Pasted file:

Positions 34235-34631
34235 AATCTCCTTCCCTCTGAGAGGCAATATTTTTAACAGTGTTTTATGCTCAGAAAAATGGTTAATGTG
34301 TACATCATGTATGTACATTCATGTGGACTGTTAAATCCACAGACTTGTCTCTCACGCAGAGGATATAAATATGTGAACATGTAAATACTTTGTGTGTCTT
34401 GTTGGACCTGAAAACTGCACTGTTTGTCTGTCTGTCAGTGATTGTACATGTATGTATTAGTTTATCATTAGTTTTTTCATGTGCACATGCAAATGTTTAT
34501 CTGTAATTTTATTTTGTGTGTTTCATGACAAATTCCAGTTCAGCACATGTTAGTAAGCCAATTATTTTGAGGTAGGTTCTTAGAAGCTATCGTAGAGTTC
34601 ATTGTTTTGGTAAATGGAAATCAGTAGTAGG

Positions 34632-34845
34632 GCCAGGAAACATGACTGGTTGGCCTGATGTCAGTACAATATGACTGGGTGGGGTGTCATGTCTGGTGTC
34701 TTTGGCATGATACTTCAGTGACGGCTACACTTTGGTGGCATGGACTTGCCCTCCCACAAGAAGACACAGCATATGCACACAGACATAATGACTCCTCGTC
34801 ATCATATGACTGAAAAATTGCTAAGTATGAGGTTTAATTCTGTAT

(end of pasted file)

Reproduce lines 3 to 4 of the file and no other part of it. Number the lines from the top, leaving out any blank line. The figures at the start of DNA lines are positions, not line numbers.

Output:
34301 TACATCATGTATGTACATTCATGTGGACTGTTAAATCCACAGACTTGTCTCTCACGCAGAGGATATAAATATGTGAACATGTAAATACTTTGTGTGTCTT
34401 GTTGGACCTGAAAACTGCACTGTTTGTCTGTCTGTCAGTGATTGTACATGTATGTATTAGTTTATCATTAGTTTTTTCATGTGCACATGCAAATGTTTAT